Dimensional Fund Advisors co-founder David Booth famously said, “just like a personal philosophy can act as a moral compass, an investment philosophy guides your decisions on how to invest.” Having spent over 25 years in the investment business I would add this caveat – does your investment philosophy remain consistent or does it come and go with the latest fads? I was reminded of this recently while perusing another wealth management firm’s web site.
The firm in question outlines their investment approach as “evidence-based” – an investment strategy which we endorse. Evidence-based investing (EBI) is rooted in the fundamental belief that markets work, prices are fair, and that efforts to outguess the market are neither persistent nor consistent. The last two decades have witnessed vast independent academic research that makes a compelling case for the wisdom of EBI – which we use with our clients through funds from Dimensional Fund Advisors and Vanguard.
It wasn’t the other firm’s eloquent case for EBI that caught my attention however. It was the fact that in the very next paragraph the firm touts an investment strategy 180 degrees different from EBI, “... we also offer alternative investments, which provide low correlations with traditional asset returns and add diversification benefits such as higher potential returns and lower volatility.”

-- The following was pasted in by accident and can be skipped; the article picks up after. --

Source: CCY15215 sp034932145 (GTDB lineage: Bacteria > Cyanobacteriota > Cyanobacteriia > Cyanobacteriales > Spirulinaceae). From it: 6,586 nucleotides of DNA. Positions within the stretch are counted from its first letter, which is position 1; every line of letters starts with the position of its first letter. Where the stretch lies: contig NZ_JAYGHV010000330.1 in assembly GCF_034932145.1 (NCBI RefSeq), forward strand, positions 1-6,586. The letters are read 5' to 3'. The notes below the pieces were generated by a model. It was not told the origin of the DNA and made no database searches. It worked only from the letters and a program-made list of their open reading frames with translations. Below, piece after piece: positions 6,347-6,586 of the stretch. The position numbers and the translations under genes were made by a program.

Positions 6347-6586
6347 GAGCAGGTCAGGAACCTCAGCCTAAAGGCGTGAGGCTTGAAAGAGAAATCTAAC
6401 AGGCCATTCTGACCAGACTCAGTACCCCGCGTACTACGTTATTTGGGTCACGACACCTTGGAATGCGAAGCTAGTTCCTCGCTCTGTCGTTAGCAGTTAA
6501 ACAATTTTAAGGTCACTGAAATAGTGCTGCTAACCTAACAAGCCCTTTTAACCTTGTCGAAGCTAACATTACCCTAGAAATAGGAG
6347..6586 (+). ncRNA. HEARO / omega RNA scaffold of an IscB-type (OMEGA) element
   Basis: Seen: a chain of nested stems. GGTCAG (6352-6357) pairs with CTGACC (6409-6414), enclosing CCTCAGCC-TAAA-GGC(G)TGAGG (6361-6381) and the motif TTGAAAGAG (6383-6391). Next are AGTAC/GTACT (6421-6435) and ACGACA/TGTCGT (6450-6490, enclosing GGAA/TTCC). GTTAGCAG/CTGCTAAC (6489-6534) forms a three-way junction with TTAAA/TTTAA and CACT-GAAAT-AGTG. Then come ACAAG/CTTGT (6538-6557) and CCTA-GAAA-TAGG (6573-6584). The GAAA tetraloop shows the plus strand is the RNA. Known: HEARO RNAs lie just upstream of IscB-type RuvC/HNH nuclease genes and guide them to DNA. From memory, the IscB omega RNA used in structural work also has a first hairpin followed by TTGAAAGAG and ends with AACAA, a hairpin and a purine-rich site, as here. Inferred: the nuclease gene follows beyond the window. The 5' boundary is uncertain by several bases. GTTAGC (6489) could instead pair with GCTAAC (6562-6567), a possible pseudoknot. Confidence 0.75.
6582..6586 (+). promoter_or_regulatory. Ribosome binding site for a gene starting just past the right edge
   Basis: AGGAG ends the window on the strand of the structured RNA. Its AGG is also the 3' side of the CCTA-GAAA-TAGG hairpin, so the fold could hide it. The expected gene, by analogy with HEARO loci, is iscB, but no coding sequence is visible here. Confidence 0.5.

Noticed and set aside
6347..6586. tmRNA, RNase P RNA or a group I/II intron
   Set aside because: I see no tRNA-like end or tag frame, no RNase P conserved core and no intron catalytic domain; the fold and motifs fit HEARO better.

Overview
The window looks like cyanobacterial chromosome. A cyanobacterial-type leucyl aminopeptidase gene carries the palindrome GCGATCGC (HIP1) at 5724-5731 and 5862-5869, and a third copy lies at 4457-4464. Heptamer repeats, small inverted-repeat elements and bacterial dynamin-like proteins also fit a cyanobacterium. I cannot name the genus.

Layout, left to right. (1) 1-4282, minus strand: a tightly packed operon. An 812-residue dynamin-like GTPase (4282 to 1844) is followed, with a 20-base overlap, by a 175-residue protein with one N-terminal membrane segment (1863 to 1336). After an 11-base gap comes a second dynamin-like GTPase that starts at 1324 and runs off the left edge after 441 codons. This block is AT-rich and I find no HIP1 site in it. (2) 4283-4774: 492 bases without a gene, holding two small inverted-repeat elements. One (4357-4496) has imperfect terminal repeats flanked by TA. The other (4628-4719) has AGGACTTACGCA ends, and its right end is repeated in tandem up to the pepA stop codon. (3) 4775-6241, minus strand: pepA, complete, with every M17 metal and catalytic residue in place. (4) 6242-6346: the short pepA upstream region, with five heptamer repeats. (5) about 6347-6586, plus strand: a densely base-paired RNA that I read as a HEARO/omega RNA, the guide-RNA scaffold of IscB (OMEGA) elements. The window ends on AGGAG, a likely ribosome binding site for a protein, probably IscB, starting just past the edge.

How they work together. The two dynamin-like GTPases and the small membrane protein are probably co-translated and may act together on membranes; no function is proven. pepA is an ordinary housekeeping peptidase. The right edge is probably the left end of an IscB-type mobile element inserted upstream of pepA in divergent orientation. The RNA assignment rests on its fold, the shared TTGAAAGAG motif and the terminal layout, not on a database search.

To the average person this all sounds very appealing, even “sophisticated.” The investment strategies that fall within the accepted definition of “alternative investments” includes a wide variety of things, including hedge fund strategies like long /short funds, distressed debt, arbitrage and event-driven. However, just as there is overwhelming academic research supporting evidence-based investing, the academic research supporting alternative investments is flimsy at best. And not only is there little or no academic evidence supporting such strategies, these investments typically cost 4-5 times more than an EBI portfolio.
But don’t take my admittedly biased word for it, look instead at what some of the leading investment minds in the world have to say about alternative investments. When asked about the wisdom of investing in hedge funds, Nobel laurate Eugene Fama (whose academic work on security pricing serves as the foundation for Dimensional Fund Advisors) said, “I can’t figure out why anyone invests in active management, so asking me about hedge funds is just an extreme version of the same question…so you can forget about hedge funds.” Warren Buffett, perhaps the world’s most renowned investor, has been exceptionally blunt calling investing in alternatives “a fool’s game.”
Perhaps drawing parallels with physical health will bring perspective to fiscal health. Espousing an evidence-based investment approach in one breath while proffering alternative investments in the next is akin to a doctor prescribing a patient a healthy diet and exercise while offering them a cigarette. Such an unwieldy juxtaposition makes one question if this wealth management firm’s compass is pointing south, not north.